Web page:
Nightingale Housing assists Australia’s leading architects to deliver carbon neutral housing at-cost. As an organisation Nightingale Housing cares deeply about the environment; that’s why Nightingale homes are not plumbed with gas and achieve an exceptional energy rating (minimum 7.5 stars NatHERS). Shared amenity such as a communal laundry and solar array minimise inhabitants collective footprint.
Located in the ground floor of Nightingale 1 (Brunswick, Melbourne) the Nightingale office is able to minimise carbon emissions as the building is fossil fuel free in operations. Nightingale Housing has committed to undertaking an annual NoCO2 audit and offsets its emissions so that it can be carbon neutral, just like it’s buildings.
Nightingale Housing is a NoC02 business certified by the Carbon Reduction Institute (CRI) under the NoCO2 Program. To achieve this status and become carbon neutral Nightingale Housing undertook the following process:
- Commissioned a NoCO2 audit from CRI to measure their carbon footprint, through the determination of the GHG emissions that resulted from their operations over the 2018 financial year (FY2018). CRI’s NoCO2 audit follows the standards outlined by the World Business Council for Sustainable Development’s Greenhouse Gas Protocol Corporate Accounting and Reporting Standard (1), in addition to the international standard ISO 14064.1 (2).
- Have committed to offset their unavoidable emissions through the purchase of units in approved projects under the Verified Carbon Standard (VCS), and
- Nightingale Housing have committed to ongoing annual auditing of their emissions.
What does NoCO2 mean?
By meeting the requirements of the NoCO2 Program, Nightingale Housing is now a carbon neutral business. All services provided by Nightingale Housing are carbon neutral and cam display the Carbon Neutral Service Logo issued by CRI to Nightingale Housing.
What Carbon Credit Projects does Nightingale Housing purchase units from?
India: Clean energy from biomass
Environmental problems in India are growing rapidly. The increasing economic development and a rapidly growingpopulation that has taken the country from 300 million people in 1947 to more than one billion people today isputting a strain on the environment, infrastructure, and the country’s natural resources.
India’s air pollution is exacerbated by its heavy reliance on coal for power generation. Coal supplies more than halfof the country’s energy needs and is used for nearly three-quarters of electricity generation. While India is fortunateto have abundant reserves of coal to power economic development, the burning of this resource, especially giventhe high ash content of India’s coal, has come at a cost in terms of public health risk and environmental degradation.
Reliance on coal as the major energy source has led to a nine-fold jump in carbon emissions over the past forty years.The government estimates the cost of environmental degradation has been running at 4.5% of GDP in recent years.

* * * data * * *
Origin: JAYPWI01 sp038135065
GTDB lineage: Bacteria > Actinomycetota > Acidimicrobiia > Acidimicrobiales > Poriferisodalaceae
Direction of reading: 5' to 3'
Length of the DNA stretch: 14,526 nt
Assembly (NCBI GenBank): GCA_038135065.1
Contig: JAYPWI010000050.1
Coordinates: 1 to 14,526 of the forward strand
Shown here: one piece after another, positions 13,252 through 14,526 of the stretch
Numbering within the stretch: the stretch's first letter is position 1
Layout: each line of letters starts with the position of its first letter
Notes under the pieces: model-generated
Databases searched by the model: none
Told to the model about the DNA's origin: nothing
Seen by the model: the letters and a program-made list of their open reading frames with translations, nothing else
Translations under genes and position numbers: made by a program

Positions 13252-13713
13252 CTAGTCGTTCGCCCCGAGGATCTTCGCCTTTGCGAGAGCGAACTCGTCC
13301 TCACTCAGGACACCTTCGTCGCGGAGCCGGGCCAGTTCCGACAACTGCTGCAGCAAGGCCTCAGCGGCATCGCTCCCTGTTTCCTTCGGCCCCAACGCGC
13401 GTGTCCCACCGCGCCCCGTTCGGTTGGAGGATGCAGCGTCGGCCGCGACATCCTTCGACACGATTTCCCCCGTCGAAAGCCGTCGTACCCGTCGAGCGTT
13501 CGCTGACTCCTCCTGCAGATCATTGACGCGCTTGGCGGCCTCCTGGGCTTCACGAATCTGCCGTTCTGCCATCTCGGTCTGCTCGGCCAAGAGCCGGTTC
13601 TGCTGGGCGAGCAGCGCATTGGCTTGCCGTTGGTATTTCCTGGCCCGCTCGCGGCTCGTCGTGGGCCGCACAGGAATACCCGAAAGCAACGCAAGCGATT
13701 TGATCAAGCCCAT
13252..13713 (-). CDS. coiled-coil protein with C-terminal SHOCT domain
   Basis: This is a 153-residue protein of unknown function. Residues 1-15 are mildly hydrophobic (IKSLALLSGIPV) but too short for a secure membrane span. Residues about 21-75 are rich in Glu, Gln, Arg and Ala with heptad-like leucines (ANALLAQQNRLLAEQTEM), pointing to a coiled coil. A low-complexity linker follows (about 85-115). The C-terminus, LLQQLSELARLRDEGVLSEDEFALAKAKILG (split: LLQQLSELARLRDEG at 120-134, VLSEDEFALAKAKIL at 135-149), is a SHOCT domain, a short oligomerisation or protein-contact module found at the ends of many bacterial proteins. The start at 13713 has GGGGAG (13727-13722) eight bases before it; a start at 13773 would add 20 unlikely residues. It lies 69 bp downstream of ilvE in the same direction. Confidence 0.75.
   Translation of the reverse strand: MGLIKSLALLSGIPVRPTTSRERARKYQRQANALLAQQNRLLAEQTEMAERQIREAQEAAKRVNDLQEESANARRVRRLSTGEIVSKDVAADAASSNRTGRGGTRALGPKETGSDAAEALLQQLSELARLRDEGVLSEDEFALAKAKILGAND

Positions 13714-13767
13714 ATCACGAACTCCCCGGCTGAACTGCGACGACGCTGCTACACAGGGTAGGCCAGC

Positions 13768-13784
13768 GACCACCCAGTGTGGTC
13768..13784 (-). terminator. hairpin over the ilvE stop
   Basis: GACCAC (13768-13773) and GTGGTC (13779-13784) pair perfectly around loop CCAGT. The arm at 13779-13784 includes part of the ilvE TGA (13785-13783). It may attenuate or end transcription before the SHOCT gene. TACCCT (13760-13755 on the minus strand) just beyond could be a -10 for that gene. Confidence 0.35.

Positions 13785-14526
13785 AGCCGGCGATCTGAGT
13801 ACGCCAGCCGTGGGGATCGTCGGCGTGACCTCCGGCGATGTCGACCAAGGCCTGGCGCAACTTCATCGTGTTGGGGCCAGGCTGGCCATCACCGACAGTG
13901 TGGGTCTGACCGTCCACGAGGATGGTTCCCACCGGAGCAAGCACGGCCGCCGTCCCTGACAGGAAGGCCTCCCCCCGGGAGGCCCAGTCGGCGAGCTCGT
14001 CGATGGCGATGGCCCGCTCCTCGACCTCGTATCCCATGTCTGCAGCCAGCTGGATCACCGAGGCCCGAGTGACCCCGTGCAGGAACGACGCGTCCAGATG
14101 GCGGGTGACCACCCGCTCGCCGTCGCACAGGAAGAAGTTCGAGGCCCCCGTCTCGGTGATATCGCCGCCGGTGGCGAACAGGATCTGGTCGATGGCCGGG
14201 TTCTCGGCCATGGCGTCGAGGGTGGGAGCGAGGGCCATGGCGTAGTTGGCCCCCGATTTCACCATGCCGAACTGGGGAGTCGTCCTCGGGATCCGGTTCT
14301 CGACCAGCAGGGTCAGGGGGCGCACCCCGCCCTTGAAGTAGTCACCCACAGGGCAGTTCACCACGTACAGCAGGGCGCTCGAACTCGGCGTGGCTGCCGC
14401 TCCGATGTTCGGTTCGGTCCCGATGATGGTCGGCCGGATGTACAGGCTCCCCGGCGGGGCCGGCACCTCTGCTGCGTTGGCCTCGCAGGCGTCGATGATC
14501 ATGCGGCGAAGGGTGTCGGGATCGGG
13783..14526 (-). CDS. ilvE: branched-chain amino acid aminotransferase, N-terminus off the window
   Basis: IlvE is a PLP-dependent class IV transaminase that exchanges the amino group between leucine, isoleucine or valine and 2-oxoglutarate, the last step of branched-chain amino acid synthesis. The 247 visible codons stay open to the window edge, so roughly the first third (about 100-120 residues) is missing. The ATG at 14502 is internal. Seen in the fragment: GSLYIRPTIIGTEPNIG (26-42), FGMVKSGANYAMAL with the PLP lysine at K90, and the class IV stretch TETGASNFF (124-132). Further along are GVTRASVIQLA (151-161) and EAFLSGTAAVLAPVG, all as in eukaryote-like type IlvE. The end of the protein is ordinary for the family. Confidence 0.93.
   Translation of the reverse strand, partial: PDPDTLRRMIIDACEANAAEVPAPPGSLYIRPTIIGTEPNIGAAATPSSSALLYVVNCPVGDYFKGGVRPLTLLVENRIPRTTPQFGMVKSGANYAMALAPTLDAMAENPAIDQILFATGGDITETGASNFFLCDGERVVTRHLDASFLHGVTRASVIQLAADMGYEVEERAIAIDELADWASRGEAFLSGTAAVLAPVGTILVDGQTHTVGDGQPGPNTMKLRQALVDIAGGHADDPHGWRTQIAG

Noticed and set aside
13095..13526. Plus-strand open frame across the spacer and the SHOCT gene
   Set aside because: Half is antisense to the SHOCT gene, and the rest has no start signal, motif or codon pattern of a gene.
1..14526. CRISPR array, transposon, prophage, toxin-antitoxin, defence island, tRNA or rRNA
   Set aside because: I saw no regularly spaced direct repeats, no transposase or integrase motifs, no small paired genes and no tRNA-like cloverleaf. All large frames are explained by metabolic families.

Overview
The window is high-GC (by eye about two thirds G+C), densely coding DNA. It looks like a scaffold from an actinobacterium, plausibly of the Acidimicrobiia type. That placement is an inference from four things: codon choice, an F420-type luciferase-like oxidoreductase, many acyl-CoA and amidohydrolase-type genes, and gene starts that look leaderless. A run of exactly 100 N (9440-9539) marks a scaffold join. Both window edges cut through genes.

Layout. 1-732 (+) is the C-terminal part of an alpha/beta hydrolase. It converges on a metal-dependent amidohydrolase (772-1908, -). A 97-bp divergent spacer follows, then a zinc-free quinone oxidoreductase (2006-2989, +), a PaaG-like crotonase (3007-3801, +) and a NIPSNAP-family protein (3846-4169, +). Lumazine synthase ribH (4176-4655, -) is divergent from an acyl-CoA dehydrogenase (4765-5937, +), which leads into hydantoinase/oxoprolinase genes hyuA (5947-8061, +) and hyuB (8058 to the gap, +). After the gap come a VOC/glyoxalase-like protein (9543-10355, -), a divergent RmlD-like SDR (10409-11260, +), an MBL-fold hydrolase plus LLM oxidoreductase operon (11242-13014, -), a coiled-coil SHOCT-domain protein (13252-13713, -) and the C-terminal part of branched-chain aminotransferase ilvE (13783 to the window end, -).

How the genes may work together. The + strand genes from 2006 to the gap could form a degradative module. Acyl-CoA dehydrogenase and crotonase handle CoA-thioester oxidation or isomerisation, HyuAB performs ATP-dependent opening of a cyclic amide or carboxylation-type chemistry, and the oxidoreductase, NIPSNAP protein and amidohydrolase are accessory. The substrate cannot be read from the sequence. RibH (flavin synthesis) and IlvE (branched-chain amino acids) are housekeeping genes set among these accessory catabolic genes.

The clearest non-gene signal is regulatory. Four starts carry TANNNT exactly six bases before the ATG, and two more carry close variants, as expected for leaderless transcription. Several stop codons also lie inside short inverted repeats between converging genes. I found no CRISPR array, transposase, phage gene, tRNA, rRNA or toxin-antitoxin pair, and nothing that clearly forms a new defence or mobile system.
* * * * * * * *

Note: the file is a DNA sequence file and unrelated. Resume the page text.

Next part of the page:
Biomass projects are implemented in small or large industrial plants. Their aim is to utilize agricultural waste or other non-renewable biomass residues as fuel to generate power and to lower the plants’ dependence on the local grid for electricity. Before the implementation of the project, the electricity needs of such plants were met by power from a coal dominated grid. To meet the rising energy demands in production, a new efficient biomass boiler was installed together with a steam turbine, producing both steam and electricity. The new boilers are fuelled with locally available agricultural waste instead of traditional, emission intensive coal.
Before the start of the project, these agricultural residues were not used. They were either burned without harnessing the resulting thermal energy, or simply left to decay, thereby generating methane emissions. The plant’s steam and electricity requirements can be now supplied by the new cogeneration unit. The investment required for the installation of the new cogeneration unit could not have been raised were it not for the revenue from sales of carbon credits.
Beyond the reduction of greenhouse gases these projects contribute to local sustainable development by:
- Creating jobs in the construction, maintenance, and operation of the plant as well as in the biomass logistics
- Creating additional income for farmers from agricultural waste
- Alleviating the load on the unstable regional electricity grid, while providing a steady supply of electricity to the plant
- Reducing emissions of air pollutants from fossil fuel burning like SO2, soot and particulate matter
- Demonstrating and spreading renewable energy technology
- Creating a business case for regional empowerment through environmentally friendly technology
- By utilizing locally available, sustainable fuel sources thereby reducing the dependence on energy imports on a national level